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Full-Text Articles in Law

America After 9/11: Freedom Preserved Or Freedom Lost: Hearing Before The S. Comm. On The Judiciary, 108th Cong., Nov. 18, 2003 (Statement Of Viet D. Dinh, Prof. Of Law, Geo. U. L. Center), Viet D. Dinh Nov 2003

America After 9/11: Freedom Preserved Or Freedom Lost: Hearing Before The S. Comm. On The Judiciary, 108th Cong., Nov. 18, 2003 (Statement Of Viet D. Dinh, Prof. Of Law, Geo. U. L. Center), Viet D. Dinh

Testimony Before Congress

No abstract provided.


You Can't Ask (Or Say) That: The First Amendment And Civil Rights Restrictions On Decisionmaker Speech, Helen Norton Jan 2003

You Can't Ask (Or Say) That: The First Amendment And Civil Rights Restrictions On Decisionmaker Speech, Helen Norton

Articles

Federal, state, and local civil rights laws regulate private decisionmaking about whom an employer may hire or fire, to whom a landlord may rent an apartment, or to whom a creditor may extend credit. In prohibiting discriminatory conduct, however, these laws also limit the speech of those making these decisions. In this Article, Professor Norton explores how we might think about these civil rights laws in the context of the First Amendment, and their place within the Supreme Court's commercial speech jurisprudence. She concludes that the speech restricted by these laws may be characterized as falling outside the protection ...


Multiple Ironies: Brown At 50, Ronald S. Sullivan Jr. Jan 2003

Multiple Ironies: Brown At 50, Ronald S. Sullivan Jr.

Faculty Scholarship Series

Brown v. Board of Education occupies a vaunted space in American
jurisprudence. One commentator writes that Brown is the most
celebrated case in the Court's history. Equally laudatory, another
commentator remarks: "In the half century since the Supreme Court's
decision, Brown has become a beloved legal and political icon." A
third proclaims that, "Brown forever changed the role of the United States Supreme Court in American politics and society." To the lay
public, Brown sits among a small pantheon of cases that is widely recognizable
to the average American.' Miranda and Roe v. Wade
likely are the only ...


The Child Citizenship Act And The Family Reunification Act: Valuing The Citizen Child As Well As The Citizen Parent, Victor C. Romero Jan 2003

The Child Citizenship Act And The Family Reunification Act: Valuing The Citizen Child As Well As The Citizen Parent, Victor C. Romero

Journal Articles

Leading civil rights advocates today lament the degree to which current immigration law fails to maintain family unity. The recent passage of the Child Citizenship Act of 2000 is a rare bipartisan step in the right direction because it grants automatic citizenship to foreign-born children of U.S. citizens upon receipt of their permanent resident status and finalization of their adoption. Congress now has before it the Family Reunification Act of 2001, which aims to restore certain procedural safeguards relaxed in 1996 to ensure that foreign-born parents are not summarily separated from their children, many of whom may be U ...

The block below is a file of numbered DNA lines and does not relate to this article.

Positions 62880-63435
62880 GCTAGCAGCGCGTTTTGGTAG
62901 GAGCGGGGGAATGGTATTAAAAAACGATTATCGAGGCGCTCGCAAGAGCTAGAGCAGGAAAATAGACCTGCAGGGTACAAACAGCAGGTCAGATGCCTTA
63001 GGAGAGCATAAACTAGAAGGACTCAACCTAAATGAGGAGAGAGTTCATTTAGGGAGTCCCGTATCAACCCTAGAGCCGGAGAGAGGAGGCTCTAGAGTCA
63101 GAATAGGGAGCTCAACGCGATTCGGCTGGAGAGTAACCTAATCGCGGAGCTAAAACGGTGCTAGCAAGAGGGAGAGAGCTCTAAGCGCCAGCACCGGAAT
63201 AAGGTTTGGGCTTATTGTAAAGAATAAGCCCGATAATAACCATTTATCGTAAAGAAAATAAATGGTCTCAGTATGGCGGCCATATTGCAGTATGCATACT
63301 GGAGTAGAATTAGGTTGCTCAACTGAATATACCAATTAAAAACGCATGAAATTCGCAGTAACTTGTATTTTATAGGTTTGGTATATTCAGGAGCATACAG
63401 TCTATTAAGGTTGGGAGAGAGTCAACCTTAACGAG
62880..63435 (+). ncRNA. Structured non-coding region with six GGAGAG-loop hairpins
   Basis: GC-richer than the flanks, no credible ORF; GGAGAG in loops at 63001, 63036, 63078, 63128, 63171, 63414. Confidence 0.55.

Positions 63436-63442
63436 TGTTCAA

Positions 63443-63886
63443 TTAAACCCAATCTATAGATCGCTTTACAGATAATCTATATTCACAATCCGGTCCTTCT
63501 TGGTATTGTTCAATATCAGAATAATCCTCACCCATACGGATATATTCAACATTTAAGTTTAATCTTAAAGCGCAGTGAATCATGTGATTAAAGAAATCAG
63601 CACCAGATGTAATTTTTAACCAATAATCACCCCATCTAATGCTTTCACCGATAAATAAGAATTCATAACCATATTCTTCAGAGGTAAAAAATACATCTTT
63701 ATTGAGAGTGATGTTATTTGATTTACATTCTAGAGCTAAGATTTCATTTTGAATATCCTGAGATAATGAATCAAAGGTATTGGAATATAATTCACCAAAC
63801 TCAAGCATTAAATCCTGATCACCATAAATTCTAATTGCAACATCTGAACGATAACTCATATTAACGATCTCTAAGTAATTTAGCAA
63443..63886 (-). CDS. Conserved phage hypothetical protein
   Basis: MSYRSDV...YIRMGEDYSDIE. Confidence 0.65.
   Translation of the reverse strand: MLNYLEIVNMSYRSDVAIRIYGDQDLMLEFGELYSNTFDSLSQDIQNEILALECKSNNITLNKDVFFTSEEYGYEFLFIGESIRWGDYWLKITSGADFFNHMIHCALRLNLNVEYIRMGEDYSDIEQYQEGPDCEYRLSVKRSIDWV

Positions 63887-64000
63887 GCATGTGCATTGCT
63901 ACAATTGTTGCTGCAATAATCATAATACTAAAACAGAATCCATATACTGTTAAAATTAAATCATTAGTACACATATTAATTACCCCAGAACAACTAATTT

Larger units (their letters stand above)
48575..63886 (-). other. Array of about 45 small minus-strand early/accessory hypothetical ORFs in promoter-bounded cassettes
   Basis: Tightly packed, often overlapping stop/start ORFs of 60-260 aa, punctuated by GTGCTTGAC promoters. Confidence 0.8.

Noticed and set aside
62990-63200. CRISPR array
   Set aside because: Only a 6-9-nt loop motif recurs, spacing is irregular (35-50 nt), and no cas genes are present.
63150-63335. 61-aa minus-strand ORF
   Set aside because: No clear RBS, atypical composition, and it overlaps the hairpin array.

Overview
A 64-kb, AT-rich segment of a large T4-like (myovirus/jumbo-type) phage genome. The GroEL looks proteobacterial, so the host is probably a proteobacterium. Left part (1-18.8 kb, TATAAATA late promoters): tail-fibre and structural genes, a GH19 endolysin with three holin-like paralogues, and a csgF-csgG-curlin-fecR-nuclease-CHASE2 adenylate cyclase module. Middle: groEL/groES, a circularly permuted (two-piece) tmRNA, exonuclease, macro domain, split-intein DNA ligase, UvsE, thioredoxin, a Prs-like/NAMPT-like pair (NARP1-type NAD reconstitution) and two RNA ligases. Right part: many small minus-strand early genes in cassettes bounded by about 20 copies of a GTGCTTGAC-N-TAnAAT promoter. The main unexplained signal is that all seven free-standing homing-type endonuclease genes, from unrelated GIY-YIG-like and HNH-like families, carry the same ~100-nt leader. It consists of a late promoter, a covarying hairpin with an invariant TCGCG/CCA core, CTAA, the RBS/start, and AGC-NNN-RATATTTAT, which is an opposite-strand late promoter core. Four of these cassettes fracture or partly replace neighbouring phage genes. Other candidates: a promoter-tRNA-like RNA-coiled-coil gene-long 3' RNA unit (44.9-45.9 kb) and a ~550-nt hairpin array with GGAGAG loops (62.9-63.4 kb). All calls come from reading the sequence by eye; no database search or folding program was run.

Where Shall We Live? Class And The Limitations Of Fair Housing Law, Wendell Pritchett Jan 2003

Where Shall We Live? Class And The Limitations Of Fair Housing Law, Wendell Pritchett

Faculty Scholarship at Penn Law

This paper examines the effort to secure fair housing laws at the local, state and federal levels in the 1950s, focusing in particular on New York City and state. It will examine the arguments that advocates made regarding the role the law should play in preventing housing discrimination, and the relationship of these views to advocates' understanding of property rights in general. My paper will argue that fair housing advocates had particular conceptions about the importance of housing in American society that both supported and limited their success. By arguing that minorities only sought what others wanted - a single-family home ...


Foreward: Is Civil Rights Law Dead?, John Valery White Jan 2003

Foreward: Is Civil Rights Law Dead?, John Valery White

Scholarly Works

This forward to The Louisiana Law Review’s Spring 2003 Symposium on civil rights presents a hypothetical that highlights the perils of civil rights litigation.


The Activist Insecurity And The Demise Of Civil Rights, John Valery White Jan 2003

The Activist Insecurity And The Demise Of Civil Rights, John Valery White

Scholarly Works

Civil rights law is today moribund. An impressive edifice, built upon the ruins of Jim Crow, with the blood and sweat of the civil rights movement, and intended to both dismantle that system and ensure the civil liberties that Jim Crow illustrated were all too easily lost, civil rights law was to be the lasting monument of the civil rights struggle. Fortified by this legacy, civil rights law retains a symbolic value, implying that there are formidable forces working to protect citizens from abusive state action, to ensure a broad anti-discrimination ethic, and to fix the wrongs of Jim Crow ...


Transgender Jurisprudence: Dysphoric Bodies Of Law, Jennifer L. Levi Jan 2003

Transgender Jurisprudence: Dysphoric Bodies Of Law, Jennifer L. Levi